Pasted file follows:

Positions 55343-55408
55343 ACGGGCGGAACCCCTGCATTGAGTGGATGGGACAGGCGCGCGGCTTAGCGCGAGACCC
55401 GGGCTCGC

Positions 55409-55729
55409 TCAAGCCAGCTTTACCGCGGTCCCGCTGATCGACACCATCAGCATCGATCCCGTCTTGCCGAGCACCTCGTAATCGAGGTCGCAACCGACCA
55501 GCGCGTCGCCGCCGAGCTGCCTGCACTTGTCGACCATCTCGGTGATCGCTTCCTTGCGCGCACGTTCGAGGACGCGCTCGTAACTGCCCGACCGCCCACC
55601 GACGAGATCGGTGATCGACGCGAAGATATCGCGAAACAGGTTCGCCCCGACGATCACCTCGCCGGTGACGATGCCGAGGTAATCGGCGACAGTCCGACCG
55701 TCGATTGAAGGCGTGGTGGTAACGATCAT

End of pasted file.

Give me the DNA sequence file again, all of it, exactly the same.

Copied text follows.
Positions 55343-55408
55343 ACGGGCGGAACCCCTGCATTGAGTGGATGGGACAGGCGCGCGGCTTAGCGCGAGACCC
55401 GGGCTCGC

Positions 55409-55729
55409 TCAAGCCAGCTTTACCGCGGTCCCGCTGATCGACACCATCAGCATCGATCCCGTCTTGCCGAGCACCTCGTAATCGAGGTCGCAACCGACCA
55501 GCGCGTCGCCGCCGAGCTGCCTGCACTTGTCGACCATCTCGGTGATCGCTTCCTTGCGCGCACGTTCGAGGACGCGCTCGTAACTGCCCGACCGCCCACC
55601 GACGAGATCGGTGATCGACGCGAAGATATCGCGAAACAGGTTCGCCCCGACGATCACCTCGCCGGTGACGATGCCGAGGTAATCGGCGACAGTCCGACCG
55701 TCGATTGAAGGCGTGGTGGTAACGATCAT